Famous Novel Pen Name Real Name
Fifty Shades of Gray E.L.James Erika Leonard
The Hardy Boys Franklin W. Dixon Leslie McFarlane
Out of Africa Isak Denisen Karen Blixen
The Mill on the Floss George Eliot Mary Ann Evans
In Death series J.D.Robbs Nora Roberts
The Townsman John Sedges Pearl S. Buck



Carry On ……. Writing

Artika Aurora Bakshi

“And by the way, everything in life is writable about if you have the outgoing guts to do it, and the imagination to improvise. The worst enemy to creativity is self-doubt.”

? Sylvia Plath, The Unabridged Journals of Sylvia Plath

Had Sylvia Plath been alive today, she would have definitely felt more at home now than in the 1960s. The world today, belongs to the writers. Everyone writes because everything in life is writable!!! While some achieve the ultimate dream of getting published and accoladed for their work, there are countless others who are also living their dream by writing journals, blogs and soulful posts on various social networking sites. Close to 90,000 books get published every year in India, the United States sees around 300,000 books being churned out yearly. Even though books constitute a sizeable percentage of writing, thanks to technological progression and the increase in virtual platforms, written expression is multiplying at a phenomenal rate.  Twitter is flooded with an average of 140 million tweets a day and Facebook as of March 2015, has over 1.44 billion monthly active users. Blogging services like Tumblr, Medium, Blogger, Technorati and WordPress see an increase in number of users everyday.

Colombo hosted a very unique lit fest, “Annasi & Kadalagotu Lit Fest” this April. Annasi is the Sinhala term for pineapple and Kadalagotu is the humble chickpea. The aim of this festival was to reach out and make literature accessible to the common man.  One of the sessions I attended was on Blogging. The guest bloggers were passionate bloggers in Sinhala and English and the session was quite electrifying, with discussions  on the criticism bloggers face, the lack of recognition, legitimacy of blogs and blog plagiarism. The session was enough to make me wonder on the importance of writing on virtual platforms and whether blogs qualified as ‘LITERATURE’. How gratifying is the virtual world???? The more I googled, the more involved I became.

Preeti Singh, my partner in The Good Book Corner is an avid blogger and a published author . Her blog ‘preetiwhines’ gives a peek into what’s happening in her life and many can relate to what she writes. Blogging, for Preeti, was a way to develop her voice and refine her writing. As to the future of blogs, Preeti says,“I think with more people wanting to write, blogs can only become  bigger. Not in this fashion though. Now newspapers and online portals also assign  blogs to people – HuffPost does that – you have the freedom to write your blog, it gets edited and cleaned up and posted on their site. The other place that is becoming popular is Medium – a blog community by the same people who started blogger….in the future such collaborations will become big, and might compete with online news”.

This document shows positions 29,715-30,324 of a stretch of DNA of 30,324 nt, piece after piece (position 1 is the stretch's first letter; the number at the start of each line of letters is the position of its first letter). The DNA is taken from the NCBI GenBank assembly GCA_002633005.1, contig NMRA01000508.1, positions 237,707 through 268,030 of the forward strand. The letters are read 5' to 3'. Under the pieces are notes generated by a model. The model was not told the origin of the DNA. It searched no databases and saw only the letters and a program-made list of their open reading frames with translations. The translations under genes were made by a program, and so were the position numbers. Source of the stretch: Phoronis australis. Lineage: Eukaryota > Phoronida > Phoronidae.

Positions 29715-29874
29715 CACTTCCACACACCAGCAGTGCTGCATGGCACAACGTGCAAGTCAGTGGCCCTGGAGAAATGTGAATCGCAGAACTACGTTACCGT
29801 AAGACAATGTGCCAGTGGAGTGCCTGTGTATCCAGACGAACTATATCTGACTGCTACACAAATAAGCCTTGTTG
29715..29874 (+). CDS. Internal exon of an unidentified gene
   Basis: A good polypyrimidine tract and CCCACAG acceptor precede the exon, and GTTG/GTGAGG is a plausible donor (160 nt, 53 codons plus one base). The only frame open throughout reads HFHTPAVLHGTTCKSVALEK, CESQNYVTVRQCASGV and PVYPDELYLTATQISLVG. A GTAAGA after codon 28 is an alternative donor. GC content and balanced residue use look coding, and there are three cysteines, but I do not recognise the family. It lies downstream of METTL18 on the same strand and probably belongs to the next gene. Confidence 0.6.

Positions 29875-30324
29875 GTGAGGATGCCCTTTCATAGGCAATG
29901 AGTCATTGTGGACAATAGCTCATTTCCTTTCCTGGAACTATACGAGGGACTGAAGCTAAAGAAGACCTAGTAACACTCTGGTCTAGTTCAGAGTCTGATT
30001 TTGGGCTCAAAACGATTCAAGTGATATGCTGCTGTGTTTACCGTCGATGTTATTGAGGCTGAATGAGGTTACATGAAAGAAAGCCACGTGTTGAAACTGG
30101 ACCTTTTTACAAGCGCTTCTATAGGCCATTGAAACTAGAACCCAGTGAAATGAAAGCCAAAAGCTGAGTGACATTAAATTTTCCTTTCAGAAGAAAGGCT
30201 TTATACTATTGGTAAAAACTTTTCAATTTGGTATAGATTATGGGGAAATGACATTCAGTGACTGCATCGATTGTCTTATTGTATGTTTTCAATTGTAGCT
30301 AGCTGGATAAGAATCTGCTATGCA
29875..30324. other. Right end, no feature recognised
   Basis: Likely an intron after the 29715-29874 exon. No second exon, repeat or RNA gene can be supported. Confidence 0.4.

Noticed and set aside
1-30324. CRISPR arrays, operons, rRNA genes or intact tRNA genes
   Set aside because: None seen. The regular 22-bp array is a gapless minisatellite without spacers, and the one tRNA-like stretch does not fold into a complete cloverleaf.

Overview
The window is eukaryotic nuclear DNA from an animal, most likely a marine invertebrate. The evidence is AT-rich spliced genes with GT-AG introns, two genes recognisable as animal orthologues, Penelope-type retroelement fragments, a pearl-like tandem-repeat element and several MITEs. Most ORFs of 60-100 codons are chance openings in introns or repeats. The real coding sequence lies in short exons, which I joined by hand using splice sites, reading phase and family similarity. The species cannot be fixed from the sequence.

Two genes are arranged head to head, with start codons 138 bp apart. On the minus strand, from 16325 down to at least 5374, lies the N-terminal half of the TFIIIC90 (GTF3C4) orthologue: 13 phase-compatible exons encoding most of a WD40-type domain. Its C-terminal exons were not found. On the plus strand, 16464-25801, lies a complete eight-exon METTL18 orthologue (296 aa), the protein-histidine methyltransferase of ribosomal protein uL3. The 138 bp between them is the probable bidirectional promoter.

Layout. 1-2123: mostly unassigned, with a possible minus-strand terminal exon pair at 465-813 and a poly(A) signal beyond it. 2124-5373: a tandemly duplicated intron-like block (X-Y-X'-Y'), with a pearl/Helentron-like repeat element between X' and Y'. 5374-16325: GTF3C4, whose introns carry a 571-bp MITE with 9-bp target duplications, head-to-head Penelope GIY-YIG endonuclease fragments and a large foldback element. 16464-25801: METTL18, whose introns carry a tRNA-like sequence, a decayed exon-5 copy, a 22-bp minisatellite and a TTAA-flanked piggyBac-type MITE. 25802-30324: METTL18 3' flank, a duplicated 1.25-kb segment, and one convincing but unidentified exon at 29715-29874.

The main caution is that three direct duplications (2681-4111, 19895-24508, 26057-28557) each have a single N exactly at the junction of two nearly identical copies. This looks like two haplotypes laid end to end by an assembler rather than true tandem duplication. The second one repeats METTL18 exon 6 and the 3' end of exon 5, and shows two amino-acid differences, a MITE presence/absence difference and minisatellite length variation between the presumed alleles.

When I asked her whether blogs qualified as literature, she clarified, “technically no…though of course when you hit the button, you are ‘published’! Yet, loads of blogs have been converted into books, or have developed stories that became novels, food and travel memoirs”. Preeti’s book ‘Unravel’ was released in 2014 and when asked as to what was more satisfying……. “Blogging satisfies my need to vent and have something out there….and publishing is a longer deal”.

Arpita Bhawal has also blogged passionately and is the author of ‘Vices of Eden’. She was a guest columnist with an afternoon daily in Hyderabad and started blogging because she wanted her articles to be available online even after the newspaper was trashed. According to Arpita, “I wouldn’t say that blogs qualify as literature, because “literature” in my view is a more structured, lengthy and fictional form of writing, with a story that gives the entire picture. Literature as we have learned is not just a musing or a brief opinion; it is a detailed, conclusive and definitive point of view of the writer on the subject (fiction or otherwise). Blogs qualify not as literature unless they are strung together to give them a theme, name, purpose and story. Literature is storytelling while blogs are incident – instance telling”. As to what is more satisfying- blogging or getting published, Arpita feels, “Blogging is like popping the cherry on the cake in your mouth for a quick taste of what the cake would be like. It is instant gratification. But publishing a book is like creating a child or giving birth to an invention that can impact or even change the world. I find publishing a book is far more satisfying only because the journey of the writer during the creation of that book is as enriching as the experience the reader gets from reading something totally new or relevant or fantastic. Imagination gets its full glory in a book unlike blogging”.